Science  11 Aug 2006:
Vol. 313, Issue 5788, pp. 757

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    CROSSED WIRES. While running a mass spectrometer this summer, graduate students Dalila Fondren and Jason McClain of the University of Georgia, Athens, noticed an enormous amount of noise in the output. “We couldn't even see any kind of mass peaks—it was right off the charts,” says McClain. After puzzling for a bit, they discovered that the noise was the same frequency as the signal transmitted by the student-run radio station on campus.

    While they looked for a fix, McClain (right), Fondren (middle), and their adviser, chemist Nigel Adams (left), worked out a deal with managers of the radio station to keep the research going: The station would go off the air from 7 a.m. to 4 p.m. during weekdays. “Since it's typically slow in the summer, they didn't mind,” says Adams, who studies reactions in low-pressure gases. “It was a very amicable arrangement.”

    Last month, 6 weeks after the noise was detected, a permanent solution was found. Based on a suggestion by an engineer at the radio station, the researchers connected a so-called notch filter to the spectrometer to block the offending frequency. It's unclear what caused the sudden interference, given that the radio station and Adams's lab had coexisted peacefully for years. But ongoing campus construction could have deflected the radio signal into the lab, Adams says.



    FREE AGAIN. Political geographer Ghazi Falah, 53, of University of Akron, Ohio, returned home last week after a 23-day detention by the Israeli government. A dual Israeli-Canadian citizen, Falah was taking pictures near the Israel-Lebanon border for his research when he was arrested on suspicions of espionage, 4 days before the current war erupted.

    The Israeli government would not explain the arrest or subsequent release. But Falah says his detention was retribution for his academic work, which is critical of Israeli land policies that marginalize Arabs. “There were five interrogators. … Sometimes they tied my hands behind my back,” Falah told the Associated Press.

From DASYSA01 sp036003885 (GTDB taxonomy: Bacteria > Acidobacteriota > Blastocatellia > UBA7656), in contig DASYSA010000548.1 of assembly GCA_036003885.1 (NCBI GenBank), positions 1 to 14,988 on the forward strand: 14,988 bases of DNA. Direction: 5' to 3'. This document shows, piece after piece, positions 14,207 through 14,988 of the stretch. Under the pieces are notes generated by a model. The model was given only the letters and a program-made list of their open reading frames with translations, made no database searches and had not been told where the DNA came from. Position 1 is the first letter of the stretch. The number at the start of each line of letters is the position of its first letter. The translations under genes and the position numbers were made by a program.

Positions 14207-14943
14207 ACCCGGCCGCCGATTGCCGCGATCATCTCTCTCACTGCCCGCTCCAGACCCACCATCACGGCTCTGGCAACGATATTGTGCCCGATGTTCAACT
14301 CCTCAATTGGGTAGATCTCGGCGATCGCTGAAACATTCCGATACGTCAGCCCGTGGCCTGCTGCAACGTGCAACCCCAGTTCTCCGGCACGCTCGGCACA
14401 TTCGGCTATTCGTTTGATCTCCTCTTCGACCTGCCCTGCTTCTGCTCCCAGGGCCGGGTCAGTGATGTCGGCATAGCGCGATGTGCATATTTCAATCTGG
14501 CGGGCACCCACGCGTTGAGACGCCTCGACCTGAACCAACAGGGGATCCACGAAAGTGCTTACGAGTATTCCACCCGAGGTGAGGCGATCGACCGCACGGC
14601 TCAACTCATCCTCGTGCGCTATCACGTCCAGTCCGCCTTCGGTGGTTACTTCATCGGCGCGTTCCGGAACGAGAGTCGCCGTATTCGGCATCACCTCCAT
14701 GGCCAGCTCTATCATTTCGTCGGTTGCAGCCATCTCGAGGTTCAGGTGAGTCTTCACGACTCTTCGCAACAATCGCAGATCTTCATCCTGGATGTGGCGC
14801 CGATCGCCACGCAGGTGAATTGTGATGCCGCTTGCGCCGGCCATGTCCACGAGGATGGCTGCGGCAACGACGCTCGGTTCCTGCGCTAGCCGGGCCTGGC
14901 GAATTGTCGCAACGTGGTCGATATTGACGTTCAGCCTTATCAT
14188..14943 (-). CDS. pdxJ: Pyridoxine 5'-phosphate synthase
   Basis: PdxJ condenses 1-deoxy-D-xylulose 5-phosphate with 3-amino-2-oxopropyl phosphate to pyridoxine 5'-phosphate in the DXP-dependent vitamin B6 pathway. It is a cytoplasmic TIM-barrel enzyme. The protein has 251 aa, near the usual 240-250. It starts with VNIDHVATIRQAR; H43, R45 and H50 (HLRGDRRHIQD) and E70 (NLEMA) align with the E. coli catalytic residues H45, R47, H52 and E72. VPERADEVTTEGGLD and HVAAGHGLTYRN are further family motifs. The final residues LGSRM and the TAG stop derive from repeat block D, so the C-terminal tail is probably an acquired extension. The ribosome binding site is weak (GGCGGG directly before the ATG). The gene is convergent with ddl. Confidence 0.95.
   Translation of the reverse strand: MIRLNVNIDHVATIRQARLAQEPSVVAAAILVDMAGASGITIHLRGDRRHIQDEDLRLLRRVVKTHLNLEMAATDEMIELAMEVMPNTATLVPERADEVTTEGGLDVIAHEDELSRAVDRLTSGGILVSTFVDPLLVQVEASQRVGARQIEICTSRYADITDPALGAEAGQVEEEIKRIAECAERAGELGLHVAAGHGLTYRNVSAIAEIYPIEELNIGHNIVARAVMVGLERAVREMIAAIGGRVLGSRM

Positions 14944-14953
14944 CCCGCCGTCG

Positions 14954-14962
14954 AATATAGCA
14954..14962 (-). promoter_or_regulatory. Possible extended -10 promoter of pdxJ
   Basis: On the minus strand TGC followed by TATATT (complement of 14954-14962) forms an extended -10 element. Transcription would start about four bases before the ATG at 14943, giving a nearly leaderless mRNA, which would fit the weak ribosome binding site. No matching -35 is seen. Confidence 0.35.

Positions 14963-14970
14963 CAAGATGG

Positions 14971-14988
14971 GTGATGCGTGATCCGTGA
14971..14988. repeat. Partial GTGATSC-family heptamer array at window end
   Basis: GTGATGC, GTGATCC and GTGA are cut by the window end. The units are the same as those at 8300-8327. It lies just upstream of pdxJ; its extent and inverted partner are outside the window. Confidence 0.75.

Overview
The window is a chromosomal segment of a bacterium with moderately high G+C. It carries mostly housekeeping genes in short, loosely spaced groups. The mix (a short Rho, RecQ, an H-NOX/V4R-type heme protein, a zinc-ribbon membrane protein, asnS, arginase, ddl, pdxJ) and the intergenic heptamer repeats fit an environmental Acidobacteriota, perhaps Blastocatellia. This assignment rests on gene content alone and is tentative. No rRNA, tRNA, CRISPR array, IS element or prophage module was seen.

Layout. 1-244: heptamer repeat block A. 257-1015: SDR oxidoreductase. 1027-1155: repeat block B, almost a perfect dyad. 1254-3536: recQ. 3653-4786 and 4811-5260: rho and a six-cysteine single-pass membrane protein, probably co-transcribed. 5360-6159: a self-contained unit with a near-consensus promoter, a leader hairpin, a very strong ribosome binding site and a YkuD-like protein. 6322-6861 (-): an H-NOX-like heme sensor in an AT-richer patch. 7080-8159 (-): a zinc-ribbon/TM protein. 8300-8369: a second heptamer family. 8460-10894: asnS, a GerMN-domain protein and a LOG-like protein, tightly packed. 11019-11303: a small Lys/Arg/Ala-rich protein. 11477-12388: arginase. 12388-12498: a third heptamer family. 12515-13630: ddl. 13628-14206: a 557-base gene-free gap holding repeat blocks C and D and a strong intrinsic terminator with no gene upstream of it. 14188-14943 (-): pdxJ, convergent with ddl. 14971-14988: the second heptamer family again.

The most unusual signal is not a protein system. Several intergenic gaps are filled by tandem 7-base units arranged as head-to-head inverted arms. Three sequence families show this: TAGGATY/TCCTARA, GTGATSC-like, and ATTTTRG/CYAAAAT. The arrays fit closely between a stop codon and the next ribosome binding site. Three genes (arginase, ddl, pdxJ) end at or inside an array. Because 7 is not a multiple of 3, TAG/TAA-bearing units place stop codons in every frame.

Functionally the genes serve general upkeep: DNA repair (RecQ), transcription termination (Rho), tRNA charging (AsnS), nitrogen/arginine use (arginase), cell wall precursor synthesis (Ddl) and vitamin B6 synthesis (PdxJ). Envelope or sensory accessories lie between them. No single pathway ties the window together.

Falah's son Naail is grateful for the support of thousands who petitioned the Israeli judge who eventually ordered his father released. Among the academics who wrote the judge, he noted, were Israeli researchers “who don't agree with my father.”


    DOCTOR'S DEPARTURE. Richard Carmona, the 17th U.S. Surgeon General, quietly stepped down last month at the end of his 4-year term. A former trauma surgeon from Arizona, the 56-year-old Carmona was less visible than some of his predecessors, focusing on disaster preparedness, childhood obesity, and health disparities. But he made waves this summer with a report on the health risks of secondhand tobacco smoke.



    DEREGULATOR? Environmentalists cringed last week when the Bush Administration named economist Susan Dudley to head the White House's regulatory affairs office, which reviews federal regulations at agencies such as the Environmental Protection Agency (EPA). Dudley, 51, has directed regulatory studies at the Mercatus Center, a conservative think tank at George Mason University in Fairfax, Virginia, since 2003.

    “Inevitably, Dudley sides with some special interest that doesn't want regulating,” says Frank O'Donnell of Clean Air Watch in Washington, D.C. He notes that Dudley advocated against EPA setting tougher standards for smog. (In her comments to EPA, Dudley recommended “nonregulatory approaches” such as public health advisories to address the problem.) A spokesperson for Dudley said she did not want to be interviewed while her nomination was pending.

    Dudley would replace John Graham, who left last year for the Pardee RAND Graduate School in Santa Monica, California (Science, 28 October 2005, p. 617). O'Donnell says he expects the president to appoint Dudley later this month, while Congress is in recess, “because of the furor that will emerge over her appointment.”



    ROLLING IN RICHES. What a summer it has been for Saul Perlmutter. In June, the 47-year-old astrophysicist at Lawrence Berkeley National Laboratory in California won a third of the $1 million Shaw Prize in Astronomy (Science, 30 June, p. 1871). And last month, he netted another cool $315,000 as winner of the International Antonio Feltrinelli Prize from Italy's Lincei Academy. Both awards recognize Perlmutter's role in discovering that the universe is expanding more and more rapidly over time.